Assuming that was the nature of the fraud, how on earth could such large sums of money be extracted without anyone noticing? What were the policies in place and processes to check up on those new “suppliers” and their legitimacy? Who was allowed to approve high value payments?  Did the firm outsource any part of the payment process to a third party services provider? (That can sometimes lead to weaknesses in the process and less focus on what is going on).  Maybe there was some sophistication here in the fraud, but it really does smack of poor internal management and controls.

Anyway, that story is really told to demonstrate that it is not just the public sector that can waste money and fall down on basic anti-fraud processes. I’d suggest that every procurement or finance leader and every Board should consciously think about this question – “if I wanted to defraud my organisation, how would I do it”? 

Think  through the different options and potential points of weakness, and evaluate whether there are processes, checks or policies in place that would stop you getting away with it. If the answer is “no”, then either tighten up quickly or accept that you might be the next person waffling on to the press about “sophisticated criminals”!  Personally, I would also fire the CFO if such a basic fraud was committed on his or her watch.

The Bad Buying book might be useful too if you are concerned about these issues.  It contains seven key anti-fraud principles, with some practical and clear advice on how you can at the very least reduce the chances of fraud and corruption affecting your organisation.

It is now just two days to publication of Bad Buying. So today, let’s focus again on the second section of the book, all about fraud and corruption. Whilst I really enjoyed writing and researching this section, it was also somewhat annoying and frustrating. That’s because so many of the cases featured could have been stopped, avoided or at least made a lot more difficult if certain basic processes and policies had been in place.

How was Fat Leonard allowed to corrupt so much of the US Navy, to the point where hundreds of officers (up to Admiral level) have ended up in court? Even when his firm did not legitimately win contracts for servicing ships in south-east Asia, the ship commanders used his firm anyway.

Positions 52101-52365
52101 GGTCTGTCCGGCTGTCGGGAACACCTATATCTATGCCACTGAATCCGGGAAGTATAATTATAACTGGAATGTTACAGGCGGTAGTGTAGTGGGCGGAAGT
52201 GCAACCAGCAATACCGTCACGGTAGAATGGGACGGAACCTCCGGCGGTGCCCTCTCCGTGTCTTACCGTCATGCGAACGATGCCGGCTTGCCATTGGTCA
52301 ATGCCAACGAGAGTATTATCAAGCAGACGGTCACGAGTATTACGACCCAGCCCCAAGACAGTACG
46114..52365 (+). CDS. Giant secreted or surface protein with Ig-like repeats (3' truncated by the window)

So why was no-one checking up on contract compliance  when the firms who should have got the business didn’t? Why did no-one look at spend analysis and ask questions about just how much money and share of business was going to Fat Lenard’s firm?  And how do you end up with a situation where several whistle-blowers raised the issue, but so many people were corrupt (including some recipients of whistleblowing information) that it still carried on for years?

Or for something a little less exotic, consider the legendary Sainsbury’s potato fraud. The UK supermarket group was defrauded for years by collusion between the buyer and a key vegetable supplier. The buyer agreed to pay over the odds for all the potatoes bought from that firm and in turn took kickbacks and had expensive meals and trips with the sales director. But why did no-one spot that Sainsburys were paying more than the should? Why was there no regular open and competitive process to source potatoes? Why was the decision making resting apparently in one man’s hands?

So I’ve laid out seven key anti-fraud principles in the book, and I’d seriously recommended that everyone should consider how their own organisation scores on these. Some seem obvious until you actually look at how many organisations really adhere to the principle.  For example, it is vital that all entities to which money is paid must be verified and authorised.

We need to make sure the order and the payment isn’t going to a fake or dummy company, perhaps even one controlled by the order placer (the internal fraudster) or their associates (when there is internal / external collusion).  That “supplier” may still supply the goods and services required, or something approximating to them, with the fraud being the quality or quantity of what is provided. Or they may supply nothing, relying on no-one other than the fraudster realising that nothing has actually been received. Or perhaps the time-lag before the discrepancy is noticed is enough for the fraudster to safely disappear, before anyone asks where those 5000 laptops that have been paid for have got to.  

So we must check that the entity we’re paying money to is genuine. Is it a registered company with a trading history? Does it have a track record? Who are the Directors? You really need to understand who your suppliers are, and identify any that aren’t genuine.  

That’s enough on fraud for now, and tomorrow I’ll look at the final chapter in the book where I lay out some thoughts on how you can drive “good buying”.  The book isn’t all case studies of failure – there is advice too, because the aim is to educate and inform, as well as to entertain and to shock people a little!